Honorary Policeman Simon Fried
On 24 Aug 1946 Simon Fried, 38, a tailor from the 100 block Asquith street, was shot and seriously wounded by the assailant that resisted arrest of and assaulted.
Patrolman Edwin J. Humphries reported that he had attempted to arrest a young man that had been following two women threatening them with a brick, as Officer Humphries went to arrest him, he pulled a gun, and buffaloed the officer knocking him to the ground, while on the ground the young man turned the gun and aimed it at the Officer’s head. The officer had drawn his weapon while he was falling to the ground but the assailant immediately kicked at it, knocking it from the grasp of the officer, and into the middle of the street. Now unarmed, and unable to fend himself, the officer was suffering the early stages of a concussion, weak and far from being a threat to anyone at this point. Still, the young man turned his pistol and pointed it at the officer's head, cocking the hammer back, ready to take a life.
At this time a 38 year old tailor by the name of Simon Fried, who lived in the 100 block Asquith street, ran toward the suspect and the officer. Unable to just stand by and witness an execution of the officer, he picked up the gun that had been kicked from the officers hand, pointed it at the young man and yelled, "Drop That Gun," The suspect quickly turned his gun on Mr Fried as he fired three shots, the Tailor returned fire but not being someone that was familiar with guns laid down what amounted to nothing more than suppression fire. Don't get me wrong, this suppression fire was was not a bad thing, it missed the suspect, but in the process, it did two, or three things, missing may have prevented Mr Fried from having to deal with shooting a man, but more importantly were the next two things, first it chased the shooter away, and most important it stopped him from shooting his gun directly into the head on the near unconscious officer, saving the officer's life.
So while these actions saved the life of Patrolman Edwin J. Humphries, other than a minor head injury Patrolman Humphries would be OK. Mr. Fried however would not be so lucky, in the exchange, he took a round in his spine, a spine that would make him a hero and a paraplegic all within the speed of a bullet. Never to walk again. While Mr. Fried never applied to become a police officer, and was never sworn in, he knew what it meant to lay down his life, for another, he was made an Honorary Policeman by many of the Unions, and organizations of the day. He was presented a Bronze Star, and several other Commendations from area law enforcement agencies for his bravery.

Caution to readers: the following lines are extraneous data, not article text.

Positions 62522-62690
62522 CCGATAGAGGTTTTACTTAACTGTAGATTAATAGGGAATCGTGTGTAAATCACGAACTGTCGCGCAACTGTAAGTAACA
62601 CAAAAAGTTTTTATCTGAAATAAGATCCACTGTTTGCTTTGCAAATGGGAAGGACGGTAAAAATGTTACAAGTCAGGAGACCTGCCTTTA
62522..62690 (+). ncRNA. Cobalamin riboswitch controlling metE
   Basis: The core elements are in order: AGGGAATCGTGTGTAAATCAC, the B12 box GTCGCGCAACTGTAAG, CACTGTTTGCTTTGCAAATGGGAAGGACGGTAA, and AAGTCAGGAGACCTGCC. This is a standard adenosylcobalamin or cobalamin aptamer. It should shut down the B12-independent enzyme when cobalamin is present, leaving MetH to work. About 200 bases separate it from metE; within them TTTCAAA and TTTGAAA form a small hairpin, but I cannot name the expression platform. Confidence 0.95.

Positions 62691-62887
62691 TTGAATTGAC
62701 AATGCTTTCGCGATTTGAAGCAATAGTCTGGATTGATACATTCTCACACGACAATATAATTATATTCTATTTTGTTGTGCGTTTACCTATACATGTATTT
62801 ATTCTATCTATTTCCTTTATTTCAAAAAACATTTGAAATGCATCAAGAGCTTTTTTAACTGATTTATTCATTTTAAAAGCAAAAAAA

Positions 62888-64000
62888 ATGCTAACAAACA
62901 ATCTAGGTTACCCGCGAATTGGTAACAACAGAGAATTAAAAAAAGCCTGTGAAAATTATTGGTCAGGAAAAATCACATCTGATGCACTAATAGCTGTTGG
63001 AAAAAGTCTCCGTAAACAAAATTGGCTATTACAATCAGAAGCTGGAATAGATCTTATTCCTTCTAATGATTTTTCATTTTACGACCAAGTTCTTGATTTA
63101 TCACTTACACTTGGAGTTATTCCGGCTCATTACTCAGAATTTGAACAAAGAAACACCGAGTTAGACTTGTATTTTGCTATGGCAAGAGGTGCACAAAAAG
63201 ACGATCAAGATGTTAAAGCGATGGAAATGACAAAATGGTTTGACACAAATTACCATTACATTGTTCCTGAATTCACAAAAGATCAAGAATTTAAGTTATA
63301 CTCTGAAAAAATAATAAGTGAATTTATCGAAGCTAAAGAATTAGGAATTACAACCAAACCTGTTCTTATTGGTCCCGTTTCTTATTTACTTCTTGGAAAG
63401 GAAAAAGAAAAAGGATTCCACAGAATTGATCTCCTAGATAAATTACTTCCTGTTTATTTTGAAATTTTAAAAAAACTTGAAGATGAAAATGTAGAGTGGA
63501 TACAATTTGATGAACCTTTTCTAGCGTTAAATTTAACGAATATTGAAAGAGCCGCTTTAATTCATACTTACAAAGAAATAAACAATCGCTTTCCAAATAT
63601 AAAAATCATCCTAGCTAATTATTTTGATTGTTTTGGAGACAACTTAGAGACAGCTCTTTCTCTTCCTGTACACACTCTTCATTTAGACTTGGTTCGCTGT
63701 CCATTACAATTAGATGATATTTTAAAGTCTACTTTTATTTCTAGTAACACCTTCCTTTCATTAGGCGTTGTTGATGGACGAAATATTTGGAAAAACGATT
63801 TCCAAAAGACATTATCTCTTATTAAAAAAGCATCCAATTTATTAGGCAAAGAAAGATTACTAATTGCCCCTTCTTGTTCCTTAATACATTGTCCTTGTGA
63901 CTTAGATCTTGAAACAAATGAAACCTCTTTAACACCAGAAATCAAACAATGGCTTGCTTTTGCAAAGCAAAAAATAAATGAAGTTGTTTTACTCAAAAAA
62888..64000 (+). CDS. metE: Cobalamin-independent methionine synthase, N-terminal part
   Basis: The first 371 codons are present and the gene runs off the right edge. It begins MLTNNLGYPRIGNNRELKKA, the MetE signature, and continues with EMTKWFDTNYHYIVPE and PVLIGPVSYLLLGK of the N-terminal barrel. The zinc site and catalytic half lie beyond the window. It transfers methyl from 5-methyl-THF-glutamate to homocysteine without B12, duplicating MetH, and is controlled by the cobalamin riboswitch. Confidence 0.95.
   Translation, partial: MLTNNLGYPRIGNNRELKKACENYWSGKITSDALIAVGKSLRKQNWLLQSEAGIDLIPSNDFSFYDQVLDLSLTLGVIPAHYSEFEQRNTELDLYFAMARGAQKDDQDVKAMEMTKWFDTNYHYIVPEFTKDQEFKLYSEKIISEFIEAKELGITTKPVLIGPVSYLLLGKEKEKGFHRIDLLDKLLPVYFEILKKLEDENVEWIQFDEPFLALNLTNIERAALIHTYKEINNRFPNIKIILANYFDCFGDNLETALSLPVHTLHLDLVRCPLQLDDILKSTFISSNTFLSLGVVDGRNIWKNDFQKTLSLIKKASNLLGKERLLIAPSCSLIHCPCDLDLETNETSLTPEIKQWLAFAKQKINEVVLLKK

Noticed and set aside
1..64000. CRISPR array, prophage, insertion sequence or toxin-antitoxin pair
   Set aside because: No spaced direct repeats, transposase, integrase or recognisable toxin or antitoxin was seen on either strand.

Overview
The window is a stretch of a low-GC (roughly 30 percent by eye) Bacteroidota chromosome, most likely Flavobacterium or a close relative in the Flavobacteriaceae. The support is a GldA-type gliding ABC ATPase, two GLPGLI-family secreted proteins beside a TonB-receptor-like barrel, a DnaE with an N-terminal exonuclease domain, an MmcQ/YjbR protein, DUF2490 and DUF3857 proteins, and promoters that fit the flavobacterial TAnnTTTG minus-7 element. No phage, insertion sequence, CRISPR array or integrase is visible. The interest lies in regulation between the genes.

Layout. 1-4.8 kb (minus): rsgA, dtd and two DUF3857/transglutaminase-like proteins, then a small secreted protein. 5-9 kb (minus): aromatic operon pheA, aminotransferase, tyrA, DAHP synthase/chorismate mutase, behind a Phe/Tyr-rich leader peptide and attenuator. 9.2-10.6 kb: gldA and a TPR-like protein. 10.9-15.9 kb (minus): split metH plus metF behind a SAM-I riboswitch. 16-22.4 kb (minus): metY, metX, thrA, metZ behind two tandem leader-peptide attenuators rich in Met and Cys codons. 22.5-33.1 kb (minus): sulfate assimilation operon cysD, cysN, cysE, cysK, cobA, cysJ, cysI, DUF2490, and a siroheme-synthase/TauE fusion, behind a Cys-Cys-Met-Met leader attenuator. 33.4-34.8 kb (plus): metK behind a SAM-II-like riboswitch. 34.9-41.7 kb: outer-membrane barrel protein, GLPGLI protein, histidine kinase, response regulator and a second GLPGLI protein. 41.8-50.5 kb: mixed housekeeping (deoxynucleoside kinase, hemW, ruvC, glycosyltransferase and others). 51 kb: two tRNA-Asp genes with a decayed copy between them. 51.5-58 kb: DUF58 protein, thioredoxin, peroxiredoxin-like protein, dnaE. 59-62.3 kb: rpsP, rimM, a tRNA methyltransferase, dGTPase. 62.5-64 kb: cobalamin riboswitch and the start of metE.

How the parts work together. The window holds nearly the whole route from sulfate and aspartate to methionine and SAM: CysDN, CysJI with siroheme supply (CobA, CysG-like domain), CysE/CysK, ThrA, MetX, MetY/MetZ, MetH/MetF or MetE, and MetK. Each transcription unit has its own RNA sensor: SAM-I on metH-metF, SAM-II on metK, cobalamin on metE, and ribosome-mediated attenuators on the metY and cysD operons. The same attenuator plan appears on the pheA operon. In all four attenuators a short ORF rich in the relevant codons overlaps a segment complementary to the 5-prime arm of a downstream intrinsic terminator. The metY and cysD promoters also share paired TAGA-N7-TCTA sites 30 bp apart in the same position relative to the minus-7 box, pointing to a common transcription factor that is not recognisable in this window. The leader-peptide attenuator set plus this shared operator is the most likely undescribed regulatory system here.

The assailant was later caught, and sentenced to 22 years for assault with intent to murder.
TAILOR SHOT GOING TO AID OF POLICEMAN
Patrolman Disarmed and Felled at Asquith and Lexington
23 Aug 1946
While attempting to aid a policeman who had been knocked to the ground, and disarmed late last night [22 Aug 1946] Simon Fried, 38, a tailor of the 100 block Asquith street, was shot and seriously wounded by the assailant. Patrolman Edwin J. Humphries reported that he had attempted to arrest a Negro for following two Negro women and threatening them with a brick at Lexington and Asquith Streets.
When he tried to search the prisoner, the patrolman said, the man pulled a revolver, struck the policeman on the head, knocking him to the ground. As he fell, the policeman attempted to pull his service revolver from his holster but the assailant immediately knocked it from his grasp and to the middle of the street.
"Drop That Gun," Mr. Fried orders, as the man stood pointing his revolver at the policeman's head. Fried, who had been sitting on his front steps, ran up and snatched the patrolman’s gun from the ground.
Pointing it at the armed assailant, witnesses were quoted as having heard him say; "Drop that gun. Don't bother that policeman."
Instead of dropping it, the man turned the gun toward Fried and fired three shots... one of which struck the young tailor in his right side.
As he fell, Fried fired a shot, and then two more from the street where he lay. The man fled down Asquith Street and escaped. Fried's Condition was marked as "Serious". Taken to the Johns Hopkins Hospital, Fried underwent an emergency operation early that morning - [23 Aug 1946].
His condition was described as "serious." Patrolman Humphries was treated at the Johns Hopkins Hospital for contusions of the head received, he said, when his assailant struck him with the butt of his revolver. "The last thing I remember was reaching for my gun and the man hitting me on the head. Then I must have been stunned for a moment," he said.
When the man attempted to Shoot Fried. his first shot apparently misfired according to the patrolman, who said that he heard the gun click once before the shot. He said that he was notified by the Northeastern Police Station that the two women had telephoned complaining that the husband of one of I he women, had been following them for several blocks and threatening them with the brick.